Master of Engineering - Research
Yang, Shufan, Removal of micropollutants by a fungus-augmented membrane bioreactor, Master of Engineering - Research thesis, , University of Wollongong, 2012. http://ro.uow.edu.au/theses/3690
There is an increasing concern about the occurrence of micropollutants such as pharmaceuticals and personal care products (PPCPs), industrial precursors and products, pesticides and steroid hormones in freshwater systems worldwide. The removal of these compounds is of great importance to ensure safety of drinking water and environmental protection. A number of studies have reported that white rot fungus (WRF) can degrade a wide range of pollutants which are not amenable to bacterial degradation. Recent studies have focused on the removal of micropollutants by WRF treatment, either by whole-cell fungus, crude extracellular extract or purified enzyme solution. Evidence from the literature indicates that, WRF is capable of removing various micropollutants from aqueous phase, and the removal efficiency is governed by factors such as the physico-chemical properties of micropollutants, fungus strain and enzyme types. This thesis investigates the ability of white rot fungus Trametes versicolor (ATCC 7731) to remove selected micropollutants in pure culture batch tests and by a fungus- augmented membrane bioreactor operated continuously for three months under non-sterile conditions.
The comparison of removal of four micropollutants, namely bisphenol A, diclofenac, carbamazepine, and sulfamethoxazole, by activated sludge and whole cell fungus revealed significantly better fungal removal of bisphenol A and diclofenac and no removal of carbamazepine and sulfamethoxazole, whereas the activated sludge culture achieved low removal of all four compounds. In the crude enzyme extract test, regardless of the presence of the mediator 1-hydroxybenzotriazole (HBT), bisphenol A showed high removal, while carbamazepine showed negligible removal. However, the addition of mediator improved the removal of sulfamethoxazole. Furthermore, the removal of a set of 30 micropollutants, including 12 PPCPs, 3 industrial precursors and products, 6 pesticides, 5 steroid hormones, 3 UV filters and 2 phytoestrogens was studied in a series batch tests with whole cell WRF, chemically inactivated WRF and crude enzyme extract, respectively. Significantly hydrophobic compounds such as 17β - estrodiol 17 - acetate (E2Ac), pentachlorophenol, 4-tert-octylphenol and triclosan were efficiently removed by both live (biosorption and potentially biodegradation) and inactivated (biosorption only) fungus culture; however, their enzymatic degradation confirmed that biodegradation was the main mechanism of their removal from the aqueous phase.
Moderately hydrophobic compounds such as naproxen, formononetin, ibuprofen and estrone (E1), were efficiently removed by the live fungus culture, while relatively lower removal of these compounds by the inactivated culture confirmed biodegradation as the main mechanism for removal. On the other hand, the significantly hydrophilic compounds were removed poorly by the WRF. An overall comparison of micropollutant removal by whole cell fungus and crude enzyme extract indicated that the chemical structures are of great importance for compound removal. Compounds with strong electron withdrawing groups showed particular resistance. Addition of mediator (HBT) improved the removal of the hydrophilic compounds such as salicylic acid, enterolactone and atrazine, and hydrophobic compounds such as oxybenzone, gemfibrozil, pentachlorophenol, since the laccase-HBT system typically gives rise to radicals with higher redox potentials than laccase itself.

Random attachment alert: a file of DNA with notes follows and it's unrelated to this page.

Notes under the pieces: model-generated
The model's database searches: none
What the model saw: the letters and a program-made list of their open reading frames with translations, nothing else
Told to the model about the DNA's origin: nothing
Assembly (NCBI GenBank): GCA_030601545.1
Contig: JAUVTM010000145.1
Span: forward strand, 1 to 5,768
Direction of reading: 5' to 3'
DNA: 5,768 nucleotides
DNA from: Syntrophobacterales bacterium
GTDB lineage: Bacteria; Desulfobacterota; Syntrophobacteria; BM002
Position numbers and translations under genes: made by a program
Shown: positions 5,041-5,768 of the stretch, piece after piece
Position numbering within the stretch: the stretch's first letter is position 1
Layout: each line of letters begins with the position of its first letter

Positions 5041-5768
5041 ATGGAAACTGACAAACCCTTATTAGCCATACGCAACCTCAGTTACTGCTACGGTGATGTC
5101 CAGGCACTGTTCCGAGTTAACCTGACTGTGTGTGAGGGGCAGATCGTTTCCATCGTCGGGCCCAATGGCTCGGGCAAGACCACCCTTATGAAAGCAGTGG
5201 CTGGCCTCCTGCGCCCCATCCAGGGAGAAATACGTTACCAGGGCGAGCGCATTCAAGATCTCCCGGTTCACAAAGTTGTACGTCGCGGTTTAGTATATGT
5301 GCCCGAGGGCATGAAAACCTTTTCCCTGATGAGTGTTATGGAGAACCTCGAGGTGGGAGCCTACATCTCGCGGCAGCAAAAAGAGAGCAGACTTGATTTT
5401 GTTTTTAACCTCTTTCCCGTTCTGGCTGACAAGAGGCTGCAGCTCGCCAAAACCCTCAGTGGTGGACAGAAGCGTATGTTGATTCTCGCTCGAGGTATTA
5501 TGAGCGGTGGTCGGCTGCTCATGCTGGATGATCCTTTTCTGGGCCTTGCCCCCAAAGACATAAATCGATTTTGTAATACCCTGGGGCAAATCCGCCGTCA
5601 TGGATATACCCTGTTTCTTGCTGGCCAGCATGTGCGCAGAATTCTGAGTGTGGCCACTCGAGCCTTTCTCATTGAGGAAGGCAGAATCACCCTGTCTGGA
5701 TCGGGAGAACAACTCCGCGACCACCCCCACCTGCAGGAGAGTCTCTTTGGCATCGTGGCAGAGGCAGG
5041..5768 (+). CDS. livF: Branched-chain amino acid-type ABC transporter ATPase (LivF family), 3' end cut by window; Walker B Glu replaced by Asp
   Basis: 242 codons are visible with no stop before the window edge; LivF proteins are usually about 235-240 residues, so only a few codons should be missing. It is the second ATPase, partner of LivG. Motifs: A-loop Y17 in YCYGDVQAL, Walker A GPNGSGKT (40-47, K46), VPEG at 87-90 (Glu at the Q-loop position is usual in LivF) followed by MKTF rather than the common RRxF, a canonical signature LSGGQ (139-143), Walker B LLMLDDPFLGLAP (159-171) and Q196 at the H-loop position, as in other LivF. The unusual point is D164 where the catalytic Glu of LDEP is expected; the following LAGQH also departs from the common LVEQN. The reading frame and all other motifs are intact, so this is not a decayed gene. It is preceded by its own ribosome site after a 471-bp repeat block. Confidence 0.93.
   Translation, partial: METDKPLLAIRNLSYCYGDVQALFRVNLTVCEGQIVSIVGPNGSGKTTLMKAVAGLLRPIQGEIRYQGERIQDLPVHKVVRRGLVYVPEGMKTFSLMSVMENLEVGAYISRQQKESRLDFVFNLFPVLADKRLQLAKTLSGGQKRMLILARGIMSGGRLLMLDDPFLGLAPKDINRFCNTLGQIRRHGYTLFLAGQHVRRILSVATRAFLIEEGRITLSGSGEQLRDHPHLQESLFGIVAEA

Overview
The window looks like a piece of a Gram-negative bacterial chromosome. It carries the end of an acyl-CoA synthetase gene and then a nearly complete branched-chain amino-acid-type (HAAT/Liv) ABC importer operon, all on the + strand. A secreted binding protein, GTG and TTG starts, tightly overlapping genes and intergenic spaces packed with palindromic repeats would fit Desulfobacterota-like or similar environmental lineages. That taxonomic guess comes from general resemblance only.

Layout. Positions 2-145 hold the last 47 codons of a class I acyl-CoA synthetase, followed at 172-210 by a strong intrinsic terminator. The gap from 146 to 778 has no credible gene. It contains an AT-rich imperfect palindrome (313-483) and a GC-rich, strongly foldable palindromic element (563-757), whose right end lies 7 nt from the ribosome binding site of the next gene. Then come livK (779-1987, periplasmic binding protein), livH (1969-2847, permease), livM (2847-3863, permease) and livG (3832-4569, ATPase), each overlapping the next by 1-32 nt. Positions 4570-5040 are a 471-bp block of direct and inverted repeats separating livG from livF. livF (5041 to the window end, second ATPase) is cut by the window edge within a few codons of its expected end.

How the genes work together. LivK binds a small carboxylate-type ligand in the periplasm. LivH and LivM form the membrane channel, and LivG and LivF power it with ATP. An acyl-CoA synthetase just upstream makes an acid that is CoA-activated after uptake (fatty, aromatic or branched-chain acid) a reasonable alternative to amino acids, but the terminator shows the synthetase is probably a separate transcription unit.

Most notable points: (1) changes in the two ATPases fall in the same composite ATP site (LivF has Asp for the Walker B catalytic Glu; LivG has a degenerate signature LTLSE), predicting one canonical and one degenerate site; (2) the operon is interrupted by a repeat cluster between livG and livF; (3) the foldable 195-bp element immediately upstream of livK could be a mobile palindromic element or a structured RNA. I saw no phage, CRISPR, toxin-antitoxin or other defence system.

In the fungus-augmented MBR, the removal of two compounds, namely, bisphenol A and diclofenac was studied over a period of three months. Total organic carbon (TOC) and total nitrogen (TN) removal remained stable throughout the experimental period, suggesting biological stability. High removal of both micropollutants was achieved initially, however, the removal of diclofenac by the fungal MBR (HRT=1 day, diclofenac loading = 450±90 μg/L.d) gradually dropped from 80% to 40% within three weeks of continuous operation. Interestingly, relatively stable removal of bisphenol A (80-90%) and diclofenac (~55%) was achieved by applying an HRT of 2 days, although their concentration in the feed was increased to keep their respective loadings (475±25 and 345±112 μg/L.d) at levels not significantly different from that at the initial stage. A simple mass balance conducted at the end of operation revealed that a significant portion of bisphenol A (42%) and diclofenac (66%) adsorbed onto MBR sludge underwent biodegradation. It is noteworthy that, loss of extracellular laccase with membrane-permeate was evident, and the level of extracellular laccase activity in the MBR-supernatant gradually diminished to an undetectable level. Although laccase activity in sludge could be detected throughout the operating period, the sludge enzymatic activity profile did not correlate with that of micropollutant removal. Results reported here suggest that while fungal enzyme is indispensable for the degradation of micropollutants, enzymatic activity does not necessarily correlate well with the removal efficiency.
Overall, micropollutant removal by WRF treatment in the batch tests was mainly dependent on their physico-chemical properties such as hydrophobicity and chemical structures. Additionally, the removal of micropollutants by the fungus-augmented MBR was affected by the operating parameters such as micropollutant load and HRT.